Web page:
Better Buy: Coeur Mining Inc. vs. Tahoe Resources Inc.

If you're a precious-metals investor, you've no doubt heard of silver-mining stocks Coeur Mining Inc. (NYSE: CDE) and Tahoe Resources Inc. (NYSE: TAHO) right now. Both stocks look delectably attractive, with Coeur shedding almost 36% and Tahoe nearly 45% in the past six months, as of this writing.

Both Coeur and Tahoe have kicked off their 2017 financial year on a strong note in terms of operational performances and are aggressively expanding their businesses. I'd consider now a great entry point; and if I were to choose one of the stocks, I'd go with Coeur despite Tahoe's solid numbers and dividends. Here's why.

Image source: Getty Images

Coeur Mining: stupendous turnaround in 2016

President and CEO Mitchell J. Krebs perfectly summed up 2016 for Coeur Mining during the company's last earnings call when he said that "2016 marked a key inflection point for Coeur." Coeur has, indeed, stepped into 2017 on solid footing, having achieved record silver equivalent production of 36.3 million ounces in 2016. Not one to rest on its laurels, Coeur aims to take its production to yet another level next year as it ramps up its primary mine at Palmarejo, Mexico. Coeur is also guarding its position as the largest primary silver producer in the United States.

Image source: Coeur's presentation at 2017 Annual ROTH Conference, March 2017

Palmarejo's expansion is perfectly timed -- and it isn't just about silver. Just last year, Coeur struck a new agreement with precious-metals streaming and royalty company Franco Nevada Corp.(NYSE: FNV), wherein Franco-Nevada will buy 50% of the gold produced at Palmarejo at a cash price of $800 an ounce, almost twice what it paid Coeur under the old agreement. So Palmarejo should boost Coeur's cash flows substantially going forward.

Meanwhile, Coeur cut its cost of sales by almost 15% last year despite higher revenue. More importantly, a focus on higher-grade metal in recent years has helped Coeur bring down its all-in-sustaining cost substantially: Its AISC came in at only about $16.08 per silver equivalent ounce in 2016, compared with $19.93 per ounce in 2013. Thanks to rising production and lower costs, Coeur ended 2016 with adjusted net profits (excluding impairment charges) of $47.8 million, versus an adjusted net loss of $103.6 million in 2015.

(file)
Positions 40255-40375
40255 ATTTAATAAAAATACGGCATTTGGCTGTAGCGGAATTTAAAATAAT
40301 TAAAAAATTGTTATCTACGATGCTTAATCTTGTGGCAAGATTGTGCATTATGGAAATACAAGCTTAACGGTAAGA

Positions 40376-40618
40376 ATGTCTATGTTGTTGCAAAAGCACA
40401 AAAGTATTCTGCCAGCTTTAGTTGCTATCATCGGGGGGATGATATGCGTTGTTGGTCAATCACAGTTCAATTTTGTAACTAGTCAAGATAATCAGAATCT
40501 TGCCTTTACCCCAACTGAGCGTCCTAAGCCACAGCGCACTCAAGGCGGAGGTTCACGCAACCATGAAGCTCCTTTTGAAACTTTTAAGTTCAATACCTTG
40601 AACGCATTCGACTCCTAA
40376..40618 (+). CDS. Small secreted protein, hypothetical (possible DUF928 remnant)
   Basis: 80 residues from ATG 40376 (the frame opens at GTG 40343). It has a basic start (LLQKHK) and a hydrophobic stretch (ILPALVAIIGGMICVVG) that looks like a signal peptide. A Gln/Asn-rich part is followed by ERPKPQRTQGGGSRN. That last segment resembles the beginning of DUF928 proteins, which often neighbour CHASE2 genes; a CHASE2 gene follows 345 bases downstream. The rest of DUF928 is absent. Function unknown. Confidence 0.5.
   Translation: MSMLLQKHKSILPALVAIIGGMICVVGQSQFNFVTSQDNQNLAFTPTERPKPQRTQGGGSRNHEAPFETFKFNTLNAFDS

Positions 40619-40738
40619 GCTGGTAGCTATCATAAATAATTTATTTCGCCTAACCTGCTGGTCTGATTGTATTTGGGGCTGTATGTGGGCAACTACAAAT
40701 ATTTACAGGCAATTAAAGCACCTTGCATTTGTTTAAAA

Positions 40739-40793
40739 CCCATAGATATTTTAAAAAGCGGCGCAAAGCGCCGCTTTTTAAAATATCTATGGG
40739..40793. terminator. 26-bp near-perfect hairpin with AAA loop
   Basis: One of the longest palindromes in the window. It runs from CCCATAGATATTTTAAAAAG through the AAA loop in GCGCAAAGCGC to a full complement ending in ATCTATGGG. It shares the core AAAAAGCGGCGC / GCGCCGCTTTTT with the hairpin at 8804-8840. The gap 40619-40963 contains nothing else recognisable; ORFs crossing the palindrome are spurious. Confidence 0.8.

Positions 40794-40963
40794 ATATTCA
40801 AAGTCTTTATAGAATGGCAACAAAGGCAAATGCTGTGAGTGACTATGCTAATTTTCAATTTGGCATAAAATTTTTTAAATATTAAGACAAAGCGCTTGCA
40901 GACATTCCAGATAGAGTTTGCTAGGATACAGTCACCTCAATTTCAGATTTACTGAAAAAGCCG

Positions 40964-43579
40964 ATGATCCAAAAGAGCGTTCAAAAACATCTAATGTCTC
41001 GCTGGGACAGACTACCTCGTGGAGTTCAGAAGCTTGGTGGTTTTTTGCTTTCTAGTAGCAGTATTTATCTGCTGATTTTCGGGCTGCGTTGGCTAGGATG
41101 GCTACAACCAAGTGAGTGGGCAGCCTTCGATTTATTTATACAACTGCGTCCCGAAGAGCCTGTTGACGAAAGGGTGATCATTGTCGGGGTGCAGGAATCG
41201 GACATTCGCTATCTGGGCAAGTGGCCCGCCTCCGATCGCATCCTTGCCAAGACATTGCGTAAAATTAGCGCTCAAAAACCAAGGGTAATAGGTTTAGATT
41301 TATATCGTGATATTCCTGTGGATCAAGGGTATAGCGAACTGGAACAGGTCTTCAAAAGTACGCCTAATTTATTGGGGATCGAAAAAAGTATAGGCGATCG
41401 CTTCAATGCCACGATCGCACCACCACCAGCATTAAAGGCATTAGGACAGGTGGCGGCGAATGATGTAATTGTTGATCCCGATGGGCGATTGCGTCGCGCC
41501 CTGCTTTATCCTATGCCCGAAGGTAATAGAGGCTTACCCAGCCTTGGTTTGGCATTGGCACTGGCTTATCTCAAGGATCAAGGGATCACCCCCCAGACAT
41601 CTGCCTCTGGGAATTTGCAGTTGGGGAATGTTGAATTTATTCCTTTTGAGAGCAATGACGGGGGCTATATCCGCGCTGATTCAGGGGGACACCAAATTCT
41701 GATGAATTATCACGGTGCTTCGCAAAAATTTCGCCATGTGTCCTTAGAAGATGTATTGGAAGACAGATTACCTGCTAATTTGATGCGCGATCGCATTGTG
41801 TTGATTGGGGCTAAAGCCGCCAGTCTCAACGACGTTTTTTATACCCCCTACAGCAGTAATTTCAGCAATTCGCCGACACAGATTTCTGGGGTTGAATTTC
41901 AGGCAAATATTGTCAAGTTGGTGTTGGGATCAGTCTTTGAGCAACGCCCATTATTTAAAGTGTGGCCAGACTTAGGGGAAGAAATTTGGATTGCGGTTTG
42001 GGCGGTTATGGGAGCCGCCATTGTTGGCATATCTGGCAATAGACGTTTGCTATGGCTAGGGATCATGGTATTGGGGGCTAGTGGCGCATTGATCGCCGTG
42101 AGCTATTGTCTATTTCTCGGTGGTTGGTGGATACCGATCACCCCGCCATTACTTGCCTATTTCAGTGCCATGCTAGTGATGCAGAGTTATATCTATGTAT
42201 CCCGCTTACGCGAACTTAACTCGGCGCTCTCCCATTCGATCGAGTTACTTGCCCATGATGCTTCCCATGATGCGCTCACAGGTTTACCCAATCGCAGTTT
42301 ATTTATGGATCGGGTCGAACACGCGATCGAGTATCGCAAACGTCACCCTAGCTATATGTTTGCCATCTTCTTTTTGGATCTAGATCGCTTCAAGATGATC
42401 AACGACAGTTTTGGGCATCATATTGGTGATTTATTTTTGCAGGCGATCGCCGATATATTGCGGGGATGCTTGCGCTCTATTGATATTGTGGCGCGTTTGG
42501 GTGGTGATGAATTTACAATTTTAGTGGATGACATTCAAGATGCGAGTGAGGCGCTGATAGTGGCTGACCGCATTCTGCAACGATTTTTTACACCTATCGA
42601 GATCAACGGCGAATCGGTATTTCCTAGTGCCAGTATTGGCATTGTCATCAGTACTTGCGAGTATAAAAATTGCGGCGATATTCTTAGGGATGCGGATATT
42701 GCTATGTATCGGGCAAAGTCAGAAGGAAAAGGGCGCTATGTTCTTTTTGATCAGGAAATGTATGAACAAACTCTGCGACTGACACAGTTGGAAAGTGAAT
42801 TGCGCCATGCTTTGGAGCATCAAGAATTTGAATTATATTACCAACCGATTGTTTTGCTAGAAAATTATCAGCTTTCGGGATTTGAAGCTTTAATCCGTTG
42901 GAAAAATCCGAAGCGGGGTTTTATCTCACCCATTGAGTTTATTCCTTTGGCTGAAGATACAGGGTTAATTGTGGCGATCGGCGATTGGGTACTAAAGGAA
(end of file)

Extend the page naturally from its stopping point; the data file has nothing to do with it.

That's not all. Coeur also cut down its total debt by more than half in 2016, using proceeds from non-core asset sales and stock issue, even encouraging Moody's to upgrade the miner's debt ratings last September. Granted, a stock issue dilutes shareholders' capital, but it isn't uncommon for precious-metals miners to tap capital markets for funds.

Can a company do any better to attract investors' attention? Maybe not, but there's one important area where Coeur disappoints: dividends. Unlike Tahoe, which pays a monthly dividend and boasts a current yield of 3.3%, Coeur doesn't pay a dividend at all. And that isn't the only impressive thing about Tahoe.

Tahoe Resources: a young, growing miner

While Coeur's history dates to 1928, Tahoe was incorporated in 2009. In fact, Tahoe's primary mine Escobal in Guatemala -- also the world's third largest silver mine -- commenced production only about three years ago. Does that make you wary about investing in Tahoe? Well, it might be a young company, but Tahoe has a solid team backing it up.

Here's an interesting tidbit: Tahoe was founded by formerGoldcorp Inc.(NYSE: GG)CEO Kevin McArthur, and several members on Tahoe's current board of directors and management teams were with Goldcorp at some point. In fact, Goldcorp even owned a substantial stake in Tahoe until about 2015, and it was from Goldcorp that Tahoe bought the Escobal silver deposit. Tahoe CEO Ron Clayton also brings with him several years of mining experience with companies such asHecla Mining and Stillwater Mining.

You wouldn't expect such a competent management to disappoint. Thankfully, it doesn't. In 2016, Tahoe made huge strides as it started operations at the Shahuindo gold mine in Peru and acquired Lake Shore Gold in Ontario, taking its number of mines in operation to five. 2016 was, in fact, a significant year for Tahoe for several reasons, including:

  • Record silver and gold production.
  • An all-time-low AISC of $8.06 per ounce of silver on a by-product basis. AISC for gold came in at $943 per ounce.
  • Record operating cash flow and positive free cash flow.

Tahoe's prospects look even brighter as it aims to increase its gold production by nearly 36% at the midpoint from 2016 levels by 2019.

Image source: Tahoe's presentation at the BMO Capital Markets Global Metals & Mining Conference.

With capital expenditures also expected to taper by then, Tahoe should be able to generate strong cash flows in coming years to support, and even raise, its dividends. Tahoe has been paying a consistent monthly dividend of $0.02 per share since December 2014.

Foolish bottom line: Tahoe is great, but...

Tahoe Resources looks promising, but it faces big risks at its key place of operation: Guatemala. Put simply, the country has a history of political and social unrest. While things have been quiet lately, Tahoe may face hurdles obtaining or retaining licenses and raising funds later. That's a huge threat, as Tahoe is a relatively young company with a lot at stake in Escobal. Coeur, on the other hand, operates in relatively safer zones. And that, combined with the potential that Palmarejo holds, makes Coeur a better bet for now.

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Neha Chamaria has no position in any stocks mentioned. The Motley Fool has no position in any of the stocks mentioned. The Motley Fool has a disclosure policy.